2008 23 82 26 41 8 5 5 27 4 2 .500 .667 .902 1.402
2009 25 78 30 41 9 2 2 26 8 1 .526 .570 .769 1.339
2010 26 82 28 43 8 4 4 43 9 1 .524 .542 .866 1.408
2011 23 67 26 37 7 5 2 30 11 2 .552 .578 .866 1.444
2012 11 37 7 17 2 1 0 12 1 1 .459 .474 .568 1.042
2013 14 45 11 19 4 1 1 12 3 3 .422 .458 .622 1.080
2014 25 74 40 40 5 3 3 40 9 2 .541 .577 .811 1.388
2015 19 73 19 36 9 1 2 25 1 2 .499 .500 .699 1.199
2016 4 14 5 8 1 0 0 3 1 0 .571 .600 .643 1.243
2017 2 7 3 4 0 0 2 6 1 0 .571 .625 .1.429 2.054

Best Comics of 2009 Meta-List

A.D., Geek

Sandy of the I Love Rob Liefeld blog just posted his Best Comics of 2009 Meta-List. I love this list — and not only because A.D. landed at #13. No, I really love it because the "meta-list" was compiled in an obsessive, exhaustive way that matches my own long (sad) history of rating, chart-making, and list-making. Here, I’ll let you read for yourself how it was done:

I gave each individual "best of 2009" list 550 points to distribute among the comics named on the list. For unranked lists, the 550 points get evenly distributed among all the books. Thus, if a critic named ten books but didn’t rank his or her choices, each book gets 55 points. If a critic named 20 books, each book gets 27.5 points. If the list is ranked, the points get distributed according to a formula that gives more points for higher rankings and less points for lower rankings. So, for a top 10 list, the #1 book gets 100 points, the #2 ranked gets 90, all the way down to 10 points for #10. For a top 20 list, the #1 book gets 52.4 points, the #2 gets 49.8 points, on down to 2.6 points for the #20 book. After distributing the points, I totaled up the number of points given to each book to produce this "meta-list" of the top 100 books of the year. I only counted lists that had five or more books; for ranked lists with more than 20 books, I only counted the top 20.
 
Nuts, right? Sandy mentions that a guy named Chad Nevett "devised the formula for distributing points," which I should definitely read, because I’m dying to know how he came up with 550 points as the base allotment. I’m sure there’s a good reason.

It’s comforting to know that there are obviously lots of other people (guys?) out there who also spent their childhoods obsessing over baseball stats, comic book collections, D&D charts, and the like. That’s the beauty of the Internet: it links us all together. On the other hand, it’s also a bit scary because it makes it that much easier to cross back over that line, to go back into the interior world of numbers, where the big scary, chaotic world seems manageable, understandable — able to be controlled.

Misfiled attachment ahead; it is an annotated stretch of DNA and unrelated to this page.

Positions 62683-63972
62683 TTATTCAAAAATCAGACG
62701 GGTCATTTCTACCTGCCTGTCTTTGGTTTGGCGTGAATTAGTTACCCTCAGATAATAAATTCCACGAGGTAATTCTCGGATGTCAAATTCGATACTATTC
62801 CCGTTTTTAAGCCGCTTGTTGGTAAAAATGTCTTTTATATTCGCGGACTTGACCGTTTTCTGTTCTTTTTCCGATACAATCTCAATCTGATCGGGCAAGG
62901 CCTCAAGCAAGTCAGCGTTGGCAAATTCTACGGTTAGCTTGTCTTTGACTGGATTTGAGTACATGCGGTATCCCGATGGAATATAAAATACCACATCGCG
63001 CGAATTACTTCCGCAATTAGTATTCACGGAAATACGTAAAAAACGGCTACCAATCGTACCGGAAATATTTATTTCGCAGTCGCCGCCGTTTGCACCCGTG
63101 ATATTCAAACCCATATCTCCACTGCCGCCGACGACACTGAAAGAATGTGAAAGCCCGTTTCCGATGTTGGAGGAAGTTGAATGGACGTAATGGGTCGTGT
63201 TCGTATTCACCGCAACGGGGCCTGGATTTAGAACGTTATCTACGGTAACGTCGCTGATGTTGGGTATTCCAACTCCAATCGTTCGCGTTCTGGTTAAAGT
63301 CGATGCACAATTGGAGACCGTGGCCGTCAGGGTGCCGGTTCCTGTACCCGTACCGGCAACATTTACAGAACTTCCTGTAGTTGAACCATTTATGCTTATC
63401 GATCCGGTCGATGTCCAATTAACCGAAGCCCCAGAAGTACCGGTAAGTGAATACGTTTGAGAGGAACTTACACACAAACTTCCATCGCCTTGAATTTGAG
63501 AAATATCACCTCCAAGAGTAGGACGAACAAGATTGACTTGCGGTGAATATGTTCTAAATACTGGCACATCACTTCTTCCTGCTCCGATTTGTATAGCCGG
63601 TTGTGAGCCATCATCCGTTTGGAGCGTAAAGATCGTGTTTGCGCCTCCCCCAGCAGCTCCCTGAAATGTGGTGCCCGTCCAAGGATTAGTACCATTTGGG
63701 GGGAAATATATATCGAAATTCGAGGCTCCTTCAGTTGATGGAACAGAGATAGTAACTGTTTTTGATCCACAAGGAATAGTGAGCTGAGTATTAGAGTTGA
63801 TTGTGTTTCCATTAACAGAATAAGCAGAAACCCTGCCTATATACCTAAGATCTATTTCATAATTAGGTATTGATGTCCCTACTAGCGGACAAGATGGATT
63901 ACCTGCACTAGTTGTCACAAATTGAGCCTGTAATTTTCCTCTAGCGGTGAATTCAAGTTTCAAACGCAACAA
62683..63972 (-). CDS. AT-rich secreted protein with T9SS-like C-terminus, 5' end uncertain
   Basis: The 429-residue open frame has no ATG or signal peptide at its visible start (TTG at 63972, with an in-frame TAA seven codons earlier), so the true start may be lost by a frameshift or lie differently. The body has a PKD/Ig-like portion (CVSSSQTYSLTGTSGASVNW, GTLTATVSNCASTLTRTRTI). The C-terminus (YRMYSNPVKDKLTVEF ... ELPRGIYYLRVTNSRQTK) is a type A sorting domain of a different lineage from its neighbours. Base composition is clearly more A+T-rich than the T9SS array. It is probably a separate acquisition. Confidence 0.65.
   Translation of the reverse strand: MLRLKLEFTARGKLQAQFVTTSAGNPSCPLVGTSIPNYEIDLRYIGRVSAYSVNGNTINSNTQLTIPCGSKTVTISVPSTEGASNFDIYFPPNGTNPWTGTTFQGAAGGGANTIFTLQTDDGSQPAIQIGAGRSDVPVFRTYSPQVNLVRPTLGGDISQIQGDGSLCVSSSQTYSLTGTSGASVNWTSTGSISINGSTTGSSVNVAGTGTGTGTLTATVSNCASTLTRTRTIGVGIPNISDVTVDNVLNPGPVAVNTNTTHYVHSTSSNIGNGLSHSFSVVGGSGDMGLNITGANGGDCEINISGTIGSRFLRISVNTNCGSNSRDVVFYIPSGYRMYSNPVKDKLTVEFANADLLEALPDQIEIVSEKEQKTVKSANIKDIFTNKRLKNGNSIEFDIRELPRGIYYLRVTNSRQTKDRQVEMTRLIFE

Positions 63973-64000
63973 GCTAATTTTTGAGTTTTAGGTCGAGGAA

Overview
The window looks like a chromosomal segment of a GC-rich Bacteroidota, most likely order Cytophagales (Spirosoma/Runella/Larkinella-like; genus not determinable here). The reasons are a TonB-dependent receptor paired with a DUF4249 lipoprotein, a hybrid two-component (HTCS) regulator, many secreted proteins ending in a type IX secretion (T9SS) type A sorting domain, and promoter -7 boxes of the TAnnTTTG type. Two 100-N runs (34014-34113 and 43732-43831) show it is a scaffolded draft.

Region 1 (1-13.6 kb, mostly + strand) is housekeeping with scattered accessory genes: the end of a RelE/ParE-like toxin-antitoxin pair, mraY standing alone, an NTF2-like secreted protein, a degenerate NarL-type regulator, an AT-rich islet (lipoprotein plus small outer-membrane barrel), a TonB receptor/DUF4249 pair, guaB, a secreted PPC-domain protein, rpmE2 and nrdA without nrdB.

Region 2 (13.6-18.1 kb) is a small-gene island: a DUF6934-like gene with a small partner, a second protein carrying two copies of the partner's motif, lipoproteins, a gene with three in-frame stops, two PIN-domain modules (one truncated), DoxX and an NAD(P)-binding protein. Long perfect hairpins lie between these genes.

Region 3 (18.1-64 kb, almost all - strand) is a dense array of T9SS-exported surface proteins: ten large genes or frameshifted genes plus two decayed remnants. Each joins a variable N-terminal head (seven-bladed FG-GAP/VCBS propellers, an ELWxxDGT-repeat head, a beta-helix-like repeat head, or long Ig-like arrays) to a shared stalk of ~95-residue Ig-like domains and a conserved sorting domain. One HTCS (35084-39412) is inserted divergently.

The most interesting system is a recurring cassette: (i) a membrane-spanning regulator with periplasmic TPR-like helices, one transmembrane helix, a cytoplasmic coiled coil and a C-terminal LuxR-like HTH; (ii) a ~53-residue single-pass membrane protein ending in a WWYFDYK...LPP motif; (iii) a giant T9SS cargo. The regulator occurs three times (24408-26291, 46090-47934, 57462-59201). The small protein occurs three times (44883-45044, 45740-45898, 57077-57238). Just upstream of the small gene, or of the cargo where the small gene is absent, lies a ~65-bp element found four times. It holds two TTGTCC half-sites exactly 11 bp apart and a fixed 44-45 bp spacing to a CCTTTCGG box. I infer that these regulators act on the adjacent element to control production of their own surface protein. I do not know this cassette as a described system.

Anyway, bit of a tangent there. And in all seriousness, the Meta-List is a nice aggregator of all those top-ten lists out there (the Meta-List was made up of 130 lists identified by Sandy — including my own list!), plus it gives a good sense of the consensus of readers/critics. I’m definitely intrigued by some of the higher-ranked books that I haven’t yet read, comics like Darwyn Cooke’s Parker: The Hunter, Seth’s George Sprott: 1894-1975, Naoki Urasawa’s Pluto, Ken Dahl’s Monsters, Greg Rucka & J.H. Williams III’s Detective Comics, and  Bryan Lee O’Malley’s Scott Pilgrim vs. The Universe.

My ten favorite comics/graphic novels of the decade

Comics, Geek, Plug

As things wind down, prompted by the Daily Cross Hatch, here are my picks of the 00s, in no particular order…

  • Safe Area Gorazde, by Joe Sacco
  • Fun Home, by Alison Bechdel
  • Ice Haven, by Daniel Clowes
  • Persepolis, by Marjane Satrapi
  • Asterios Polyp, by David Mazzucchelli
  • Blankets, by Craig Thompson
  • The Salon, by Nick Bertozzi
  • Identity Crisis, by Brad Meltzer, Rags Morales, and Michael Bair
  • All-Star Superman, by Grant Morrison and Frank Quitely
  • Y, the Last Man, by Brian K. Vaughan and (mostly) Pia Guerra

My picks for best graphic novels of '09

Comics, Geek, Plug

The website The Daily Cross Hatch has just posted its year-end popularity list, "The Best Damned Comics of 2009 Chosen by the Artists." Here are my picks (in no particular order):